Jane Eyre Reviews
While qualifying as the most gorgeously appointed and finely detailed version of the novel so far, still lacks the element of essential fire to make it come fully, even subversively, to life.
Using Bronte's text as the basis for an inquiry into free will versus servitude, Fukunaga mounts a subtly shaded, yet emotionally devastating, examination of what it really means to choose one's own way.
Ms. Wasikowska works with economical purity within the novel's 19th-century English setting. Jane's personal power seems entirely her own, rather than some anachronistic notion of self-empowerment.
To no one's surprise, the story still works like Gothic gangbusters, thanks in part to reliable back-court support from Judi Dench (as Mrs. Fairfax) and Sally Hawkins (as Jane's venal guardian).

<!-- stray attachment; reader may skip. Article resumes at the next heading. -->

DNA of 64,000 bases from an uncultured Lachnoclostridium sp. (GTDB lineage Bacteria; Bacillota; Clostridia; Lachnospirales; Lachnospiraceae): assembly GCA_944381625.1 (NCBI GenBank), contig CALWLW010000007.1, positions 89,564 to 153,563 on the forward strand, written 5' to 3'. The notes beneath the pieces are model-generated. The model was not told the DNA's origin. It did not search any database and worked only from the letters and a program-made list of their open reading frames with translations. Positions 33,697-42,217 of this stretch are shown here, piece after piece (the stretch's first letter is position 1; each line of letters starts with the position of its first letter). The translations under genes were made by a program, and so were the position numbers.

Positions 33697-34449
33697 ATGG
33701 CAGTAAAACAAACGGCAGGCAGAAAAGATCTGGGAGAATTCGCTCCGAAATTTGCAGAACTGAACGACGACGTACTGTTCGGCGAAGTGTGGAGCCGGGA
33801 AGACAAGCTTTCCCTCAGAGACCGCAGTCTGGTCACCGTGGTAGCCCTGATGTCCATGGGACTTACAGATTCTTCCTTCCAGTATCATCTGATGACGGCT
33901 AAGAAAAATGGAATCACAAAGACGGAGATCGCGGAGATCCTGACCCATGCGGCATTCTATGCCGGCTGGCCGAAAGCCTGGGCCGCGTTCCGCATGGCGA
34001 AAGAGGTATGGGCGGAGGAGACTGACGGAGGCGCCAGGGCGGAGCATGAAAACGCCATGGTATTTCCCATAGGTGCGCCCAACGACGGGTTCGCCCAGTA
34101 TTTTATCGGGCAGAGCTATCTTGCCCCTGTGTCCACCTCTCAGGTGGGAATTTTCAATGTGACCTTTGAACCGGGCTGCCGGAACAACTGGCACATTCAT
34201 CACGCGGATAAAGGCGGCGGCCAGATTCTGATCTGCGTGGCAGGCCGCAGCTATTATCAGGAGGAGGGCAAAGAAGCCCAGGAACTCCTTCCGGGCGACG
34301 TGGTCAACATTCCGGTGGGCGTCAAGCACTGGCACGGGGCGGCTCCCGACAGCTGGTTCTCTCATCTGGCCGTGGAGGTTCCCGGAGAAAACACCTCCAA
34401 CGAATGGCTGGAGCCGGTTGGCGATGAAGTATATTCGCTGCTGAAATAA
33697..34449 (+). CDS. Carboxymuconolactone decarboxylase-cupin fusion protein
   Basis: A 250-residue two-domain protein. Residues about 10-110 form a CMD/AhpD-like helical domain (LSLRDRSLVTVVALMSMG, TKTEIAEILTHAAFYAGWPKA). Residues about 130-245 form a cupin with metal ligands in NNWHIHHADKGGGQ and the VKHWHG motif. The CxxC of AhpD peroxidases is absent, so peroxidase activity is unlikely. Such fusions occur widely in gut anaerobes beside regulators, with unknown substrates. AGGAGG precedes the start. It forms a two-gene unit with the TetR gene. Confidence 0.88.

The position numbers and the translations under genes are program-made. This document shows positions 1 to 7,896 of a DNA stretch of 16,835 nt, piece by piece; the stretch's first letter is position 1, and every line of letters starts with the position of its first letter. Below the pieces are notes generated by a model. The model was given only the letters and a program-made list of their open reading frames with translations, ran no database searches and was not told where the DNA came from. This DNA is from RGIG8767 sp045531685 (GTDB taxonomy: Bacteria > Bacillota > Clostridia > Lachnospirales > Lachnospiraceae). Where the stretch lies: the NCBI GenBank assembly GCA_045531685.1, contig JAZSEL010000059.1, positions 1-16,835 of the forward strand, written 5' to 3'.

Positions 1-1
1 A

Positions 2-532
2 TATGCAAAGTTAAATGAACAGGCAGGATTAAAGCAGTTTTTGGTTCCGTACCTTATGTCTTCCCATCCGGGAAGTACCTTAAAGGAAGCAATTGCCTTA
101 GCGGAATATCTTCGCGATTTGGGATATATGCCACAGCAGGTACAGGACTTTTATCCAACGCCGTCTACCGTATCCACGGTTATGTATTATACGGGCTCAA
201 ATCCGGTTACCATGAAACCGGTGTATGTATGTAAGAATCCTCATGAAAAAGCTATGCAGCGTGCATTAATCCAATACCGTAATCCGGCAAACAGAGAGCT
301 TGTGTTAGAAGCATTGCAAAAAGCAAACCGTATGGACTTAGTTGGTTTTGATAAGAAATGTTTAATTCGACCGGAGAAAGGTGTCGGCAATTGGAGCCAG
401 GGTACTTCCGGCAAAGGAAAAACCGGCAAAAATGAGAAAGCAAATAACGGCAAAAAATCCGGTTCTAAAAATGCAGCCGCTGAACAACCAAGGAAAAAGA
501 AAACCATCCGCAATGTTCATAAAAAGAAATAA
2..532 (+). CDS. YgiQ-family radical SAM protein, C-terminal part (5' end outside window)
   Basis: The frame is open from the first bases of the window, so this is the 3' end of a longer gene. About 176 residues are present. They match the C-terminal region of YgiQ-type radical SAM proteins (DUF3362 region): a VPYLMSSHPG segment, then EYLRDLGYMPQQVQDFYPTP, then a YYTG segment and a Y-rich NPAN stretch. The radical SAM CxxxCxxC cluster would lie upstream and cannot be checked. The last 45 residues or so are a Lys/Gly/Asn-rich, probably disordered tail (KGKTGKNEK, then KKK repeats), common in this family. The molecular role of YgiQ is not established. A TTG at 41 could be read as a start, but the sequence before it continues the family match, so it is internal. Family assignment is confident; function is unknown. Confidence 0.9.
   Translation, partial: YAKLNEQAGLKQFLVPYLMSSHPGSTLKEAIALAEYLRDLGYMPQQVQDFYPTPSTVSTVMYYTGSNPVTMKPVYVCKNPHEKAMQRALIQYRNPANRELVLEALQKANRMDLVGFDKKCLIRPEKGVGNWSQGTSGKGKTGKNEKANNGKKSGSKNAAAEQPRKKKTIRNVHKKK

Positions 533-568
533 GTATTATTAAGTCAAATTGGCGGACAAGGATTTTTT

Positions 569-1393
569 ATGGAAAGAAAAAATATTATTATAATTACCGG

Screenwriter Moira Buffini sticks pretty closely to the novel, and director Cary Fukunaga conjures a drab tone that nicely sets off the characters' violent but rigidly controlled passions.
There is not a drab image or a middling performance in the piece. The freewheeling adaptation drops needless scenes and spurs the story ahead with galloping momentum.
Somehow Wasikowska makes it all seem much more personal, more real. With her stark, starched dresses and blunt, elastic face, she draws you in, making both Jane's pain and incredible resolve tangible.
Beauty, along with a sense of mystery, is what audiences expect in a Gothic romance, and Fukunaga delivers with carefully composed shots of austere landscapes and shadowy Victorian opulence.
You gotta hand it to Charlotte Bronte. One hundred and sixty-four years since she gave hyperkinetic Victorian schoolgirls their first sleepless nights, she's pulling them in all over again.